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Show triangles are similar

Carla1985

Member
Feb 14, 2013
93
$\text{let } w_1, w_2, w_3\text{ and }z_1,z_2,z_3,\text{ be two triples of distinct points in C.}\\ \text{Suppose f }\in\text{ G such that }f(z_i)=w_i,\text{ for all i=1,2,3.}\\ \text{Show that the triangles with vertices }z_1,z_2,z_3\text{ and }w_1,w_2,w_3\text{ are similar.}$

I have been given this question. I know that it is true but dont know how to go about showing it is true by using translations etc. Could someone point me in the right direction please :)
 

Ackbach

Indicium Physicus
Staff member
Jan 26, 2012
4,193
What is $G$?
 

Carla1985

Member
Feb 14, 2013
93
Oh sorry, there was a bit earlier on that i missed before some of the questions I already did.

$\text{Let G denote the set of maps C}\mapsto\text{C of the form z}\mapsto\text{az+b for all a,b}\in\text{C. a not equal to 0}$
 

Ackbach

Indicium Physicus
Staff member
Jan 26, 2012
4,193
Right. So $G$ is a subset of the Mobius transformations, all of which preserve angles. I don't know if you're allowed to assume that or not, but if so, this problem is fairly straight-forward.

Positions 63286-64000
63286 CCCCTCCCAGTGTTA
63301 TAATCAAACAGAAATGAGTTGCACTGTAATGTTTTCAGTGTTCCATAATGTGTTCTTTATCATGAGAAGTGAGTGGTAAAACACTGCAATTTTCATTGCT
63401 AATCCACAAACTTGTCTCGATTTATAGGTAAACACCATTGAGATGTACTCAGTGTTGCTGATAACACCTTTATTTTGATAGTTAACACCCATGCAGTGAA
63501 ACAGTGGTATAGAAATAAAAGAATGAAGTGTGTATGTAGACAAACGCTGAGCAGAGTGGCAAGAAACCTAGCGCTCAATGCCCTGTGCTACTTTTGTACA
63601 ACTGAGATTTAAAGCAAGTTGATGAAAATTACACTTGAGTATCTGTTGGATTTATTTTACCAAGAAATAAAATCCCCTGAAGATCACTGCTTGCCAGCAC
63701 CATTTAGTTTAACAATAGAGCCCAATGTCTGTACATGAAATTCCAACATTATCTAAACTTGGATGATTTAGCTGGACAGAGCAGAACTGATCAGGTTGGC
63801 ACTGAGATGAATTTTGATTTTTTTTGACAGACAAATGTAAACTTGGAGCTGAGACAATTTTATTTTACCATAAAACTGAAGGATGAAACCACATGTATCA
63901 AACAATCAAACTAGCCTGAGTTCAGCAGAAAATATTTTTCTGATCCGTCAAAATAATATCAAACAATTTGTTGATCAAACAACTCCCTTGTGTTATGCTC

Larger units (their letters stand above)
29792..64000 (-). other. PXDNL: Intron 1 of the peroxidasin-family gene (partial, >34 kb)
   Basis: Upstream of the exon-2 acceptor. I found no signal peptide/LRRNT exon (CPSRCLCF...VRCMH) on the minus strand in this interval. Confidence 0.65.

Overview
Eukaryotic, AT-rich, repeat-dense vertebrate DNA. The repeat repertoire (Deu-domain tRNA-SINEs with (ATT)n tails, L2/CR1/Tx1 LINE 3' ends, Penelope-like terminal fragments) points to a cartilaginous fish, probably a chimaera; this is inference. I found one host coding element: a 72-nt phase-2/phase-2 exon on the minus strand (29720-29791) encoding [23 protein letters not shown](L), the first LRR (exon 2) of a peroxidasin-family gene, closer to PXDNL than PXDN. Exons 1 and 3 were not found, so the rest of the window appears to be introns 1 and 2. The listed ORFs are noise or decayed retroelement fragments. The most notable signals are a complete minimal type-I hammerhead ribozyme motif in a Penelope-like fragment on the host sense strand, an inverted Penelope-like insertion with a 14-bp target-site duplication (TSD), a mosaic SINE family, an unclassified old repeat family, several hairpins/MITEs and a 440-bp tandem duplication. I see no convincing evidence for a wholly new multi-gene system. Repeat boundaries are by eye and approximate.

Klaas van Aarsen

MHB Seeker
Staff member
Mar 5, 2012
8,780
$\text{Let G denote the set of maps C}\mapsto\text{C of the form z}\mapsto\text{az+b for all a,b}\in\text{C. a not equal to 0}$
$\text{let } w_1, w_2, w_3\text{ and }z_1,z_2,z_3,\text{ be two triples of distinct points in C.}\\ \text{Suppose f }\in\text{ G such that }f(z_i)=w_i,\text{ for all i=1,2,3.}\\ \text{Show that the triangles with vertices }z_1,z_2,z_3\text{ and }w_1,w_2,w_3\text{ are similar.}$

I have been given this question. I know that it is true but dont know how to go about showing it is true by using translations etc. Could someone point me in the right direction please
Hi Carla1985! :)

We start with the definition of similarity.
Two triangles are similar if two angles are identical (which means all angles are identical).

So we need the angles.
When we multiply 2 complex numbers, their angles (or more precisely, their so called "arguments") add up.
And when you take the conjugate of a complex number, its angle is negated.
So the angle of 2 complex numbers $p$ and $q$ is the angle of \(\displaystyle p^{}\overline q\).

To get the angle at $z_1$, you need the angle between $(z_2 - z_1)$ and $(z_3 - z_1)$.
Can you find an expression for the angle between them?
And can you also find an expression for the angle between $(w_2 - w_1)$ and $(w_3 - w_1)$?
Or rather $(f(z_2) - f(z_1))$ and $(f(z_3) - f(z_1))$?


Btw, doing so is actually (part of) a proof that Möbius transformations preserve angles, as Ackbach mentioned.